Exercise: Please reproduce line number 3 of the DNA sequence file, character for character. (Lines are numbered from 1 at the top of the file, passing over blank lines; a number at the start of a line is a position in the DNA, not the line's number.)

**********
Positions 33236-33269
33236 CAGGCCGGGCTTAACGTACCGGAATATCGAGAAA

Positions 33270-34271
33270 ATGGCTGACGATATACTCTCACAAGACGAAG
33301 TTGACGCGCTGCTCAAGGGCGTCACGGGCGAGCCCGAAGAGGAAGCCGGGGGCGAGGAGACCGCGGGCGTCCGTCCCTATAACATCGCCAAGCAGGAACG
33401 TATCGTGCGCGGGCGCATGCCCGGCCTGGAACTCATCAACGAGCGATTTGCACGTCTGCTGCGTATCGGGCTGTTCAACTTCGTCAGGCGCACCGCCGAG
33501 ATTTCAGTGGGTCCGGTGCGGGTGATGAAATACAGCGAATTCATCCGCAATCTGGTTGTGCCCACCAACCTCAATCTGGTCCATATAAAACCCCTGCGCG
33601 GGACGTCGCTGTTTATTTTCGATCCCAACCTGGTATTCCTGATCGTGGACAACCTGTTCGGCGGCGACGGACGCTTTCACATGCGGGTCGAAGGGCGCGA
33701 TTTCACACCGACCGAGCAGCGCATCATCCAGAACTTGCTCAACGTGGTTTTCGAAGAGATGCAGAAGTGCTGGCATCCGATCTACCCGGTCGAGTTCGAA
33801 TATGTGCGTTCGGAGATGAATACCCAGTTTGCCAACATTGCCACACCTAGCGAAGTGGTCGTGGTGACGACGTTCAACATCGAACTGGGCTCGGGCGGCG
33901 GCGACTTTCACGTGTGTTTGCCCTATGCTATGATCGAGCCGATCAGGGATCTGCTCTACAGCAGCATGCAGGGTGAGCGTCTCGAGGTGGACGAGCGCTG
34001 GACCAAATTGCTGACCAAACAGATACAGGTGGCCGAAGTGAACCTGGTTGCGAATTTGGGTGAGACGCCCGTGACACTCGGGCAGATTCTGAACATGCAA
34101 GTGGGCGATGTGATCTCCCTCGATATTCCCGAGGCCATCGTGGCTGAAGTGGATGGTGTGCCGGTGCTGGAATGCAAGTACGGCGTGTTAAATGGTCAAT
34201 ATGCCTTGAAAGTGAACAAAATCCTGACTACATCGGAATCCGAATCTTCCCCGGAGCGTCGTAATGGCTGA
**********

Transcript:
Positions 33270-34271